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Alexander: Will Anze Kopitar’s 1,000th point be a quiet milestone?

Outside of Los Angeles – and maybe in some precincts within SoCal as well – this will likely be a quiet milestone. At some point in the next six games, possibly as early as Wednesday night in Glendale, Ariz., the Kings’ Anze Kopitar will score a goal or register an assist for his 1,000th career point in the NHL.

It will be celebrated among those who care about the Kings. Elsewhere in the NHL, odds are that it will be underplayed. That pretty much has been the story of Kopitar’s career, one that has deserved much more attention continent-wide than it has received.

Kopitar, 33, will play in his 1,124th career game Wednesday night against the Arizona Coyotes. That’s 107 fewer than Dustin Brown, a teammate (and usually linemate) throughout Kopitar’s 15 seasons in Los Angeles. Brown talked a couple of weeks ago about how such milestones tend to be off the radar anyway until you get close.

“It just kind of happens over the course of time,” Brown said, adding with a laugh, “And if anything, he’d probably be there (over 1,000) already if he wasn’t playing with me for 15 years.”

Yes, he was joking. But maybe there is a germ of truth, because Kopitar – with his size and his skill making him a handful almost from the moment he arrived in L.A. from Slovenia – didn’t chase individual numbers. It probably cost him at least one Hart Trophy as MVP,  maybe more.

“If this guy wanted to cheat, he could probably get 15 or 20 more points each year,” Coyotes coach Rick Tocchet told the Phoenix-area media Monday morning. “I know he could if he wanted to. But he plays a 200-foot game. He takes every important draw, D-zone draws, he’s used in every situation. He leaves a lot of points out there because he’s a team-first guy. That’s why they won two Cups.”

Do the math. Just 15 extra points a season would have had him just outside of the top 40 on the all-time list, in the neighborhood where the no-doubt Hall of Famers reside.

But there’s another factor, as Kings coach Todd McLellan pointed out Tuesday. Just by the nature of the Kings’ style during the team’s (and Kopitar’s) prime years, there weren’t many points to be had.

“For him to be as consistent as he’s been, to play as well as he’s played on the other side of the puck, to check as well as he’s checked … L.A. (wasn’t) an offensive juggernaut,” he said. “They (were) a checking, heavy, hard team throughout their glory years and won a lot of games 2-1 and 3-2, not 6-4. And to get to where he is right now, on a brink of a thousand, I think is an incredible milestone for him.”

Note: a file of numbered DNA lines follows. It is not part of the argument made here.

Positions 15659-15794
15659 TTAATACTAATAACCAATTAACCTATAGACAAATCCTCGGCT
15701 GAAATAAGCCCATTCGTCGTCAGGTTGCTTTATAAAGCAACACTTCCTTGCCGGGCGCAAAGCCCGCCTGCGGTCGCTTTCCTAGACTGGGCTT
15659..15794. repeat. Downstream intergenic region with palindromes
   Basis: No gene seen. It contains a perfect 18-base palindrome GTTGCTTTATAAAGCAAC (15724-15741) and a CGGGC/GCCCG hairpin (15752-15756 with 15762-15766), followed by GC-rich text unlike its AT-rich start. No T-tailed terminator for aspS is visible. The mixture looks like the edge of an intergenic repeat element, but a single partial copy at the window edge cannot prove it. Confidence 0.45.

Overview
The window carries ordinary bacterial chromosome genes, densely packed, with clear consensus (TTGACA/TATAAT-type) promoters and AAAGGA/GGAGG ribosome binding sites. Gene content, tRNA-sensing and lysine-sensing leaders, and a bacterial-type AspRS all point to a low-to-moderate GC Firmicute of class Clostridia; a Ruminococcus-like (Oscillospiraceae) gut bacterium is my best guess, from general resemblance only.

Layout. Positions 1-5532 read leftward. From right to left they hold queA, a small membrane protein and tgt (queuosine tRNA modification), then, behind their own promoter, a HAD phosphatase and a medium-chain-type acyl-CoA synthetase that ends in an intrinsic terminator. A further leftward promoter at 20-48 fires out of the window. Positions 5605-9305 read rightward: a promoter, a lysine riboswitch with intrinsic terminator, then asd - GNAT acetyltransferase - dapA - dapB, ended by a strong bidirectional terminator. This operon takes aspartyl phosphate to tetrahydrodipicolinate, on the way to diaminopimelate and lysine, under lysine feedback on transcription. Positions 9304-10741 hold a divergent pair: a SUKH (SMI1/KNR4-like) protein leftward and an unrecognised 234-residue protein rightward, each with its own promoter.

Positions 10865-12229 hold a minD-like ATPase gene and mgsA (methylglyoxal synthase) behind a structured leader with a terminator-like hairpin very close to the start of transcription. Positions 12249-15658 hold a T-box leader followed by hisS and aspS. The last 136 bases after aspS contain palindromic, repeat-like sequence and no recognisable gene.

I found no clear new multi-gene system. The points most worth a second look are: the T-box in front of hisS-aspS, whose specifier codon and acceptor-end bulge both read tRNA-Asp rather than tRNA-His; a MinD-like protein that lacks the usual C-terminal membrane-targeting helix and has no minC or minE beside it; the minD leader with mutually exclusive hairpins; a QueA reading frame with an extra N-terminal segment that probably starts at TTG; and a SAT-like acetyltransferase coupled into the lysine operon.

Tocchet said he considered Kopitar in Sidney Crosby’s class, and that is high praise. Remember, Crosby went No. 1 overall to Pittsburgh in the 2005 draft, with the Penguins winning a lottery for that top pick following the lockout-canceled 2004-05 season. Kopitar went 11th overall to the Kings in that draft, and after playing the 2005-06 season for the Sodertalje SK junior team in his home country he was in the NHL to stay the next season.

He joined a team that hadn’t reached the postseason since 2002. But with Kopitar, Brown, Drew Doughty and Jonathan Quick forming a nucleus augmented by Dean Lombardi’s acquisitions, the Kings were champions in 2012 and ’14 and Western Conference finalists in ’13. Night after night, Kopitar played a caliber of hockey that should have earned him more MVP consideration.

Part of the problem was that he, and they, played most of their games when the opinion-shapers in the Eastern time zone were between bedtime and last call. Not until the Kings had won a Cup did Kopitar begin to get serious consideration for major awards; he won the Selke Trophy for best defensive forward in 2016 and ’18 and the Lady Byng for gentlemanly play in ’16, but it’s not as if his play in those categories had suddenly spiked upward.

It hasn’t dipped much, either. He had career-highs of 35 goals and 92 points in 2018, at age 30, when the Kings got back to the postseason after a three-year absence only to be swept by Vegas in the first round. In the current shortened season, Kopitar has 13 goals and 49 points in 50 games, is averaging 21:16 ice time per game, has a career-high 57.6 faceoff percentage and earned a divisional player of the month honor in January.

And he, Brown, Doughty and Quick are mentoring the next generation. Quinton Byfield, the No. 2 overall pick in last year’s draft who made his NHL debut last week, talked then about how Kopitar “talked to me a lot, showed me the ropes,” but also led by example and the way he does the little things consistently.

“It doesn’t happen by accident,” Kings forward Trevor Moore said. “The guy does it right every single day. He’s here early. He’s always a guy you can follow and look up to.”

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